Spotlight on Napa Valley: Stony Hill Vineyard
Long before the ‘new’ California took hold Stony Hill, nestled up on Spring Mountain, built its reputation on good-value, subtle, no-new-oak Chardonnay. It’s the ideal counter-narrative that demonstrates Napa is far more than its mainstream monolithic reputation, superstar consultants, and wallet-busting cult-wines. Stony Hill’s Chardonnays have become icons in the Valley without ever becoming mainstream, all while Stony Hill remained a family owned winery.
Fred and Eleanor McCrea founded the winery in 1943 with a passion for white Burgundy. Hence the focus on a more minimalist style of Chardonnay from day one. With the first vintage being made in 1952 and sales almost exclusively through mailing list – Stony Hill was one of the early examples of word of mouth niche marketing in the Valley – today wineries like Stony Hill thrive because of Direct to Consumer sales enabled through e-commerce.
Viticulture and Winemaking
Stony Hill has had remarkable consistency in style and quality throughout the years, largely due to the tremendous consistency in the winemaking position: only 2 winemakers over its nearly 60 years. First, Fred McCrea who crafted the wines until his death in 1977. Second, Fred’s assistant Mike Chelini who took over after Fred’s death.
Northeast exposure and high elevation are the hallmarks of Stony Hill’s site. The vines have always been dry farmed on the volcanic and limestone soils. Picking focuses on acidity and Ph in order to ensure natural longevity in the bottle. The Chardonnay plantings in 1948 were of the Wente clone. The last replanting was in 1986.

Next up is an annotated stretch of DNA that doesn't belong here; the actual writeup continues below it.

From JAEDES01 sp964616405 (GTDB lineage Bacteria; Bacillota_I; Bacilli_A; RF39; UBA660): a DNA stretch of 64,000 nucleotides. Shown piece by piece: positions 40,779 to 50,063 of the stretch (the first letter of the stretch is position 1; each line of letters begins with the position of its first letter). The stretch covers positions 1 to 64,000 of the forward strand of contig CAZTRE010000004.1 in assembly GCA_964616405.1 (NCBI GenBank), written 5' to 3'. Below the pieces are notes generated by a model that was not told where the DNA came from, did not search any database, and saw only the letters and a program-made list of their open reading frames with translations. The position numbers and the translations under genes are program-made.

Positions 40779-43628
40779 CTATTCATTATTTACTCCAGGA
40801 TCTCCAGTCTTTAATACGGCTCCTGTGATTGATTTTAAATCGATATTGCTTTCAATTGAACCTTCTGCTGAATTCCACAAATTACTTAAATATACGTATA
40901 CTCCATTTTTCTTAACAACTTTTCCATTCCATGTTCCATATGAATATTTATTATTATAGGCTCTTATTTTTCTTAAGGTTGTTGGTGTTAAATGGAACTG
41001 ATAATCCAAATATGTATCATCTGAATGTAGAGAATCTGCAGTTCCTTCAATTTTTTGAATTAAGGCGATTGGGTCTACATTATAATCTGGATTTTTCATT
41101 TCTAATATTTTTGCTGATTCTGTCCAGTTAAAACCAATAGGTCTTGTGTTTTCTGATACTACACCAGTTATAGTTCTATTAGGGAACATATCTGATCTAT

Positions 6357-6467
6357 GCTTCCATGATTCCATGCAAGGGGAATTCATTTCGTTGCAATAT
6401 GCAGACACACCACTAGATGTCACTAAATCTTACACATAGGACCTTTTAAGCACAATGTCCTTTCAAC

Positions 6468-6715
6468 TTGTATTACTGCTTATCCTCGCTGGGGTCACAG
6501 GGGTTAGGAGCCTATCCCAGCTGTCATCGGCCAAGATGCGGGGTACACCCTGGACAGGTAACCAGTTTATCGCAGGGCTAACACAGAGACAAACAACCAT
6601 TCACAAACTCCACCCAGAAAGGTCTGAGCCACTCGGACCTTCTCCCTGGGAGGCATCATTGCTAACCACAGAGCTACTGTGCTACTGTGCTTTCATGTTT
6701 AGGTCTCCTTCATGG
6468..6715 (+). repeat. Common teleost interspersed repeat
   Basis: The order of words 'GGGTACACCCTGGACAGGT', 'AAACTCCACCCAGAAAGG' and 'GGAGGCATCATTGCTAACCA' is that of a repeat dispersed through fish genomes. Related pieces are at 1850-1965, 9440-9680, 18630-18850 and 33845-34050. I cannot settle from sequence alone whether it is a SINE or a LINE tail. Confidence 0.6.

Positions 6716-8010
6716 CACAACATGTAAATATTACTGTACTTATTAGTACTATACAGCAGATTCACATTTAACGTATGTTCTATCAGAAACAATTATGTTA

Winemaking has a clear direction and purpose: ageability through fruit quality. The grapes are crushed and press with minimal skin contact. They are fermented in neutral oaked and then racked to remove yeast influence. There is no malo-lactic fermentation. Ageing is in neutral oak. That’s it.
These are remarkable ageable Chardonnays for California. They age up to 10 years with no hint of oxidation. Twenty or more years in bottle are completely possible for these wines, though at that point oxidation can become an issue on a bottle to bottle basis. I would compare these wines in quality to strong village level Burgundy, but distinctly Californian in the fact they focus on the fruit iself. As such, you can easily taste the Spring Mountain terroir in each glass – sunny fruit with great clarity and food versatility.
I recently tasted both the 1998 and 2009 vintages in Napa. The 1998 had a high quality core but shortly after opening became a bit too oxidized for continued drinking. The wine demonstrated ideal umami and soy characteristics that made it a wonderful pairing with tempura Matsutake mushrooms at St. Helena’s fantastic Bar Terra. Very Good to Very Good+.
The 2009 Stony Hill was in a perfect place – developed but fresh and fruity without a hint of oxidation. Lemon and Mitsui apple with that more palpable umami characteristic Chardonnay only acquires with age. This was a masterful Chardonnay that demonstrated what Stony Hill is capable of. Excellent.
Stony Hill is not currently in BC, but I suspect it may be soon. The Chardonnay is $54 USD for new vintages at the winery